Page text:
But a funny thing happened on the way to the funeral. In 2009, the senior editor of The Economist cowrote the book God Is Back, which served as a retraction of the 1999 article. Christianity is experiencing astounding growth in Africa, Asia, and Latin America. In Europe, where there has been generations of religious decline, there are encouraging signs of spiritual growth, particularly in places such as London, Berlin, and Dublin that have a deep history of faith in God. This is due to an intellectual renaissance as well as a spiritual one.

People are awakening from the dogmatic slumbers of secularism and naturalism. And in America the overwhelming majority still acknowledge the existence of God, and the nation is beginning to witness a spiritual awakening among youth. In spite of the fact that God has been virtually banished from the classroom, university and high school students are questioning what they’ve been taught—the naturalistic dogma that the universe and life are merely the product of blind, random forces—and they are acknowledging that there is rational grounds for believing in a Creator. The thick fog of unbelief that has hovered over academia is starting to burn off as more and more evidence for an intelligent Creator surfaces.

With this rise in faith worldwide has come a corresponding response. Over the last decade the secularist camp set out to stem the tide of renewed faith. The term new atheists has been given to a group of skeptics who have sought to revive the arguments against God and repackage them for a new generation. Ironically, very little is new about these atheistic arguments. In fact, the success of their claims is mostly due to the fact that the theistic responses to their claims—which are the truth about God—have not been widely circulated.

A generation ago, C. S. Lewis composed a set of lectures that were broadcast over the BBC and were transcribed and published as Mere Christianity. Formerly an atheist, Lewis realized that he had to ignore too much evidence to maintain his unbelief:

If you are an atheist you do have to believe that the main point in all the religions of the whole world is simply one huge mistake. If you are a Christian, you are free to think that all those religions, even the queerest one, contain at least some hint of the truth. When I was an atheist I had to try to persuade myself that most of the human race have always been wrong about the question that mattered to them most. — C.S. Lewis

The arguments atheists use against God quickly disappear like a mirage when they are answered by learned believers such as Lewis. Atheists claim that the universe isn’t what you would expect if a supernatural God existed. All this death and suffering, they say, are plain evidence that a loving, intelligent God could not be behind it all. The truth is that God has created a world where free moral agents are able to have real choices to do good or evil.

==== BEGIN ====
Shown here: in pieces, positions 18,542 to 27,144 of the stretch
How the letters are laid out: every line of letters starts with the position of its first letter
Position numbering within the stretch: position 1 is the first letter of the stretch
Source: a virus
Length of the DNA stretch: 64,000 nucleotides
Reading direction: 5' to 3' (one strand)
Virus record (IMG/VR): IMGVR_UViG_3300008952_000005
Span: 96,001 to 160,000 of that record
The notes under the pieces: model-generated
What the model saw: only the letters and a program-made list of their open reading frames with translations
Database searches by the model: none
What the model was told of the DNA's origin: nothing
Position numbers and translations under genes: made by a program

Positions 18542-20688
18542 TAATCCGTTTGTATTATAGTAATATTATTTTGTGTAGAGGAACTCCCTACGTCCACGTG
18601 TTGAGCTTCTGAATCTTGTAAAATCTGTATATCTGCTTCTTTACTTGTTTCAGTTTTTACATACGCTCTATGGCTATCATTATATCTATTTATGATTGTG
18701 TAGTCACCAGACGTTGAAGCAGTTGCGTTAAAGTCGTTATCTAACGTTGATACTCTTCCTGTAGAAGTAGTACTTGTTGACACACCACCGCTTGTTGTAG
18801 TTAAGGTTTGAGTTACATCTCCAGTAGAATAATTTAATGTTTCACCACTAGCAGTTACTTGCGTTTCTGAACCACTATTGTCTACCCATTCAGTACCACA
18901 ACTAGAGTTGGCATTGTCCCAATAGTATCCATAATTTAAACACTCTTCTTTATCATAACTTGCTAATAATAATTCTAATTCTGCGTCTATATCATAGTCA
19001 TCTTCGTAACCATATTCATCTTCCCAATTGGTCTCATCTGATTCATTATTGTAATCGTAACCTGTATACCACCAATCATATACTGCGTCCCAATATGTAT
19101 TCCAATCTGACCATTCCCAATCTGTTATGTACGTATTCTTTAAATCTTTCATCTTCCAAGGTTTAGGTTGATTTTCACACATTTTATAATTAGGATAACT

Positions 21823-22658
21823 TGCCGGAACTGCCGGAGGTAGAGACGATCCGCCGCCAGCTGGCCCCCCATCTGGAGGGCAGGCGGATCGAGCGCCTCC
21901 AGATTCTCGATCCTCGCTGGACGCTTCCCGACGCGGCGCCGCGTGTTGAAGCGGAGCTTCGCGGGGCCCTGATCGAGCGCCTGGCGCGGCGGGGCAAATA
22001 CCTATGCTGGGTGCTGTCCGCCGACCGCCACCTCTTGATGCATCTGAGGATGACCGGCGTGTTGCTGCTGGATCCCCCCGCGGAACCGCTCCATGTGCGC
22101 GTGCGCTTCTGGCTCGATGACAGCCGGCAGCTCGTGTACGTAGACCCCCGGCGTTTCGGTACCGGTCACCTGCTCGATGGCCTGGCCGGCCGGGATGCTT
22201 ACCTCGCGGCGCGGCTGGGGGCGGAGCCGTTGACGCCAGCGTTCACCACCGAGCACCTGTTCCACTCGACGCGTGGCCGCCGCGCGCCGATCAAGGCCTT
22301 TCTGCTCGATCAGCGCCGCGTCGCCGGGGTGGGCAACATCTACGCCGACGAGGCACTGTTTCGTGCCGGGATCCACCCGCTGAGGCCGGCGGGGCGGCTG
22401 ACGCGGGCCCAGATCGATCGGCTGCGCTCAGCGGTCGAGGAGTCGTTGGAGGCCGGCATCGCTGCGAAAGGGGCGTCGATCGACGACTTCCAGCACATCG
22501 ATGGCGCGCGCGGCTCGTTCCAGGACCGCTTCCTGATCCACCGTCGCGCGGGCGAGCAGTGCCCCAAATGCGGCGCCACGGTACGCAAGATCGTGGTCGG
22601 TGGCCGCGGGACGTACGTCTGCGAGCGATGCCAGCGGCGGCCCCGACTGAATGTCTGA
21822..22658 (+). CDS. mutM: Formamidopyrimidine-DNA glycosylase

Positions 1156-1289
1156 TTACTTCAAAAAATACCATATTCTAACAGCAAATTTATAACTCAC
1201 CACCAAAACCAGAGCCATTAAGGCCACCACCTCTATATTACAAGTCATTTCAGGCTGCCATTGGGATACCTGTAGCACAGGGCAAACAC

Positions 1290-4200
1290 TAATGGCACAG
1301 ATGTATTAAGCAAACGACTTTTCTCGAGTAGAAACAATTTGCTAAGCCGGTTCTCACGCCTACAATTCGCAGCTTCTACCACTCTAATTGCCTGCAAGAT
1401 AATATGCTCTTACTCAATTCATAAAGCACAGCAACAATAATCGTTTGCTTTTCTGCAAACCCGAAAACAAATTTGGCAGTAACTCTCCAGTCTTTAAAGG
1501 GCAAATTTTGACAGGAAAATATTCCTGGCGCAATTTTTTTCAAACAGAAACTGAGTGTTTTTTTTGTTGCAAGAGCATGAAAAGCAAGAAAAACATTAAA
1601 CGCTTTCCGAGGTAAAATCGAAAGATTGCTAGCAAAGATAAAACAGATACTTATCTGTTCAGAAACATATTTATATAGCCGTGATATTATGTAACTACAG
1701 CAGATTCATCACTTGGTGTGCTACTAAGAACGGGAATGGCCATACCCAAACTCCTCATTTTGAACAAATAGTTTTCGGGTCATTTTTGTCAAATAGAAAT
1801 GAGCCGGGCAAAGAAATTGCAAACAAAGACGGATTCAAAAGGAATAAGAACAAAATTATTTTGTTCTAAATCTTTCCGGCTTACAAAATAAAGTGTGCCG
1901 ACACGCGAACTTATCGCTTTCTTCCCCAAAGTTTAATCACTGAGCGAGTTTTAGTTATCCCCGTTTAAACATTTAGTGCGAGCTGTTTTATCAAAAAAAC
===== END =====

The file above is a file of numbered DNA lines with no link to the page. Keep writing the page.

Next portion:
If God had created a world without that fundamental choice and option to do evil, then we wouldn’t be having this discussion. God made a world where choices are real and humanity is affected by the choices of other humans. Drunk drivers kill innocent people. Some murder and steal from their fellow men. Though God gave clear commandments to humanity, we have for the most part ignored these directives. The mess that results is not God’s fault. It’s ours.

We are called to follow God and love Him with all our hearts and minds. This means we have to think and investigate. Truth is another word for reality. When something is true, it’s true everywhere. The multiplication tables are just as true in China as they are in America. Gravity works in Africa the way it does in Asia. The fact that there are moral truths that are true everywhere points to a transcendent morality that we did not invent and from which we cannot escape.

As Creator, God has placed not only natural laws in the earth but also spiritual laws. For instance, lying is wrong everywhere. So is stealing. Cruelty to children is wrong regardless of what culture you’re in or country you’re from. When these laws are broken, people are broken. Not only does violating these spiritual laws separate us from God, but it causes pain in our lives and in the lives of those around us. The big question becomes, what can be done about our condition? When we break these spiritual laws, whom can we call for help? How can we be reconciled to God as well as break free from this cycle of pain and dysfunction?

Rice Broocks

Rice Broocks is the cofounder of the Every Nation family of churches, with more than one thousand churches in more than sixty nations. The senior minister of Bethel World Outreach Church in Nashville, Tennessee, Rice is also the author of several books, including God's Not Dead: Evidence for God in an Age of Uncertainty, The Purple Book and Every Nation in Our Generation. A graduate of Mississippi State University, Rice has a master’s degree from Reformed Theological Seminary and a doctorate from Fuller Theological Seminary.